He gave the message so timidly that newspapers close to the oligarchy, like Dnevnik for example, had to orient journalists to what is news and what should be displayed in the title: Plevneliev supports early elections. This was the first title they put, I guess from haste, because it was then slightly corrected, mitigating the strength of the message.

In the president’s speech there was no specific call in it that says the outcome of the crisis is early election. Moreover, he did not even have the courage to say clearly and categorically that at the moment there is a political crisis in Bulgaria. Even his PRs have realised that there is no such crisis. The fact that 5, 10 or 20 thousand people went out to protest for three weeks does not automatically mean that the government has lost support and the parliament should be dissolved. This is an obvious nonsense, because according to this logic in Europe, and all Western-style democracies, elections should be held every two or three months. That the parliament cannot work full time sometimes is due to the absolutely scandalous absence of GERB during its sessions, and if he truly cared about democracy, Plevneliev would have urged his former colleagues to return to parliament, because this is the only way a democratic system can operate.

I’m tired of repeating this example, but will say it once again. In the Autumn of 2007, teachers in Bulgaria were striking effectively for two months, and made the biggest trade union protest for a hundred years. The beginning of the school year was ruined and for about a month thousands of teachers marched through the city centre every day, with their number reaching 70, 000 at its peak. They closed the main streets of the city during working hours for more than a month, but no one interpreted this as a loss of legitimacy for the government and a need for early elections.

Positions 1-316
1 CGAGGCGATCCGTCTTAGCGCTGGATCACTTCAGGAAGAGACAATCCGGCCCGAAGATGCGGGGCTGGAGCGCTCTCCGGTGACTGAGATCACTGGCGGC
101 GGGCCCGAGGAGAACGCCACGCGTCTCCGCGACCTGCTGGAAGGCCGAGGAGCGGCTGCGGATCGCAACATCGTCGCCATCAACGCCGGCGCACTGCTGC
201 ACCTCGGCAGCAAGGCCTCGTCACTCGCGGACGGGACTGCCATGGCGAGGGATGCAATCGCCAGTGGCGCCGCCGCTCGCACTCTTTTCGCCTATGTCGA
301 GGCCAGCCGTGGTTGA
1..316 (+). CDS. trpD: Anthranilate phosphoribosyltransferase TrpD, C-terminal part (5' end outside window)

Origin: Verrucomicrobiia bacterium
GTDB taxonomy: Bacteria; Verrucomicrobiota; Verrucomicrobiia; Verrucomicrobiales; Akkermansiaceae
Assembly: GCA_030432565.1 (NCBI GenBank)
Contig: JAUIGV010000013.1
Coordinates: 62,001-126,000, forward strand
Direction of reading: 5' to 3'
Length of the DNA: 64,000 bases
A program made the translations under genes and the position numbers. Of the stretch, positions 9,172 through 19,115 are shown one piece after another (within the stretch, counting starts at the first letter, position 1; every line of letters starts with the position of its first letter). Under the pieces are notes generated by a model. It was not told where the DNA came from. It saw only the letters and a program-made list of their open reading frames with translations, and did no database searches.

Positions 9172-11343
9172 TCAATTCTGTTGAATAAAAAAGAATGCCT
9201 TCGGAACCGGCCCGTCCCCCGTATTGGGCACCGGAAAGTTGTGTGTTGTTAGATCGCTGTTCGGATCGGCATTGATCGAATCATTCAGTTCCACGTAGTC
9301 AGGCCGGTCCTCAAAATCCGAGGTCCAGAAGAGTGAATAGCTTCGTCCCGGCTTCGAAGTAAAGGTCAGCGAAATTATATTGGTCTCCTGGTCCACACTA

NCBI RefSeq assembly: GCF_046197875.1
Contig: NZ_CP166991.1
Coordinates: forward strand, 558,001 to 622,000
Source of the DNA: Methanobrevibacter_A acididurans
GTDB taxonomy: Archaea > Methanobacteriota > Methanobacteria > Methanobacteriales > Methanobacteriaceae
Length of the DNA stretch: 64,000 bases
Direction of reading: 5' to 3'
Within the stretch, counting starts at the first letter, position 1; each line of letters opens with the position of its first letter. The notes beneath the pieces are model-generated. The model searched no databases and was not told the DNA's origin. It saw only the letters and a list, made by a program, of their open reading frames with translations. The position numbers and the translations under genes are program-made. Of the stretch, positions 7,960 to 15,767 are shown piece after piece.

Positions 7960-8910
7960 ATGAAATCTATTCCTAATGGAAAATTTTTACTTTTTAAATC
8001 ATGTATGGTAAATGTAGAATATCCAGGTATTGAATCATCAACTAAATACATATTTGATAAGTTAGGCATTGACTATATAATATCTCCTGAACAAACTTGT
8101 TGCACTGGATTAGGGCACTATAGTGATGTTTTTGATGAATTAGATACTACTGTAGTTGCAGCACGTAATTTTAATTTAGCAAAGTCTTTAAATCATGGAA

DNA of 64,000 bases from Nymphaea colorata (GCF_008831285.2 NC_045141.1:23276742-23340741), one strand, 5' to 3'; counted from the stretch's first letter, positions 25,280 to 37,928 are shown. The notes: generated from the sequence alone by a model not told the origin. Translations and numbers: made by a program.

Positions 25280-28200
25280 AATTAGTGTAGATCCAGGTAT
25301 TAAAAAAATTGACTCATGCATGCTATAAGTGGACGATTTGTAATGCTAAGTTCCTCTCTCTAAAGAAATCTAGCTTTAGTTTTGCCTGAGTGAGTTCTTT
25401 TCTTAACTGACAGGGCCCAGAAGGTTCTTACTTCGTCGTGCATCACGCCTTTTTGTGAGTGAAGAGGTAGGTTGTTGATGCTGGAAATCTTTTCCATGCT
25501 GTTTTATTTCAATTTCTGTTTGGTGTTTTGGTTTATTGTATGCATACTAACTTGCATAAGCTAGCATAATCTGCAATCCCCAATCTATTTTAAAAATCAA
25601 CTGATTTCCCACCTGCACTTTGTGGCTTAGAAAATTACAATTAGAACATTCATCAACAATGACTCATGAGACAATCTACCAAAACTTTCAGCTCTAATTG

But why should we go that far back? In February hundreds of thousands of people took to the streets across Bulgaria, and today protesters are located only in Sofia and their number progressively decreases every single day.

This is not an attempt to oppose the protesters or to belittle their grounds for protest. However, I cannot agree with the oligarchy theory, planted by the media, that the protests are a sign of the illegitimacy of this parliament. The government has a solid parliamentary majority to see its entire term of office to the end, and what makes it unstable is the attempt of oligarchs who lost their positions to get them back through the protesters.

The fact that people who are on the streets have no political representation in parliament is largely due to them. Those who think right (this is a very arbitrary term, but I use it for convenience), who went to the polls, have not been sufficient to put any of the successors of the “old right” in the National Assembly. But this does not de-legitimise others who have managed to pass the threshold. And one more essential thing: Plevneliev bears a huge part of the responsibility for the serious falsification of votes. He formed a caretaker government whose main task was to organise early elections in May. The result is clear and has been officially announced. Controlled vote – 18% and 5% bought votes –  is a big enough reason Plevneliev to never again  form an interim government and to organise early elections.

Actually he and Marin Raykov played one of the most vile roles in recent Bulgarian history. They organised the unpunished escape of Boyko Borisov and his gang from power, while still today Plevneliev tries to get them back in. The same thing happened in the 90s when Zhelev and Lukanov were negotiating the peaceful transition, and all those naive enough to dream of democracy out on the streets, were  put to sleep with the same rhetoric and supposedly principled moral positions we still listen to today.